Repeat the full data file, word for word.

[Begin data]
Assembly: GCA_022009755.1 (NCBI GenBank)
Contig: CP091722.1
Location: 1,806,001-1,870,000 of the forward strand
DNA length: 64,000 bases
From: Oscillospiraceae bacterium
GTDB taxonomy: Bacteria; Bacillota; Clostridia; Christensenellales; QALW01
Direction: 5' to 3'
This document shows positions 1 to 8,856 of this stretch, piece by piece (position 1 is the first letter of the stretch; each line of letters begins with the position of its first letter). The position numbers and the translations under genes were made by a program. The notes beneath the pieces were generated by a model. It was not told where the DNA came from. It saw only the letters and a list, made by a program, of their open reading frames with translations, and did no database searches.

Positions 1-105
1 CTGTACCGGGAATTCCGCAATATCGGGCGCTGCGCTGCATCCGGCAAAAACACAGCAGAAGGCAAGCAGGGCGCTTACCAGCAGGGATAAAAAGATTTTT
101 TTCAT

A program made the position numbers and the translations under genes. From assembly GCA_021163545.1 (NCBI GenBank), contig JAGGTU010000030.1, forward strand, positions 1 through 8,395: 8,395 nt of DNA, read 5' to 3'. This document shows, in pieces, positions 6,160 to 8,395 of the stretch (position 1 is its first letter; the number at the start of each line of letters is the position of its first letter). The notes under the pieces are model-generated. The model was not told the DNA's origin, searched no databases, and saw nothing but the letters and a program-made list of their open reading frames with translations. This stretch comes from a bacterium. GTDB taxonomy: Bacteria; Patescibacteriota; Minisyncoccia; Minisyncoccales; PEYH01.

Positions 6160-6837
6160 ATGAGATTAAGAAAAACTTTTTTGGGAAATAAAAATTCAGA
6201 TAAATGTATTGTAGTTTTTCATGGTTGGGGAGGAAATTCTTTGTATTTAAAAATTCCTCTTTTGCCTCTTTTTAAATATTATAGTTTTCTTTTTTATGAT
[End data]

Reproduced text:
Assembly: GCA_022009755.1 (NCBI GenBank)
Contig: CP091722.1
Location: 1,806,001-1,870,000 of the forward strand
DNA length: 64,000 bases
From: Oscillospiraceae bacterium
GTDB taxonomy: Bacteria; Bacillota; Clostridia; Christensenellales; QALW01
Direction: 5' to 3'
This document shows positions 1 to 8,856 of this stretch, piece by piece (position 1 is the first letter of the stretch; each line of letters begins with the position of its first letter). The position numbers and the translations under genes were made by a program. The notes beneath the pieces were generated by a model. It was not told where the DNA came from. It saw only the letters and a list, made by a program, of their open reading frames with translations, and did no database searches.

Positions 1-105
1 CTGTACCGGGAATTCCGCAATATCGGGCGCTGCGCTGCATCCGGCAAAAACACAGCAGAAGGCAAGCAGGGCGCTTACCAGCAGGGATAAAAAGATTTTT
101 TTCAT

A program made the position numbers and the translations under genes. From assembly GCA_021163545.1 (NCBI GenBank), contig JAGGTU010000030.1, forward strand, positions 1 through 8,395: 8,395 nt of DNA, read 5' to 3'. This document shows, in pieces, positions 6,160 to 8,395 of the stretch (position 1 is its first letter; the number at the start of each line of letters is the position of its first letter). The notes under the pieces are model-generated. The model was not told the DNA's origin, searched no databases, and saw nothing but the letters and a program-made list of their open reading frames with translations. This stretch comes from a bacterium. GTDB taxonomy: Bacteria; Patescibacteriota; Minisyncoccia; Minisyncoccales; PEYH01.

Positions 6160-6837
6160 ATGAGATTAAGAAAAACTTTTTTGGGAAATAAAAATTCAGA
6201 TAAATGTATTGTAGTTTTTCATGGTTGGGGAGGAAATTCTTTGTATTTAAAAATTCCTCTTTTGCCTCTTTTTAAATATTATAGTTTTCTTTTTTATGAT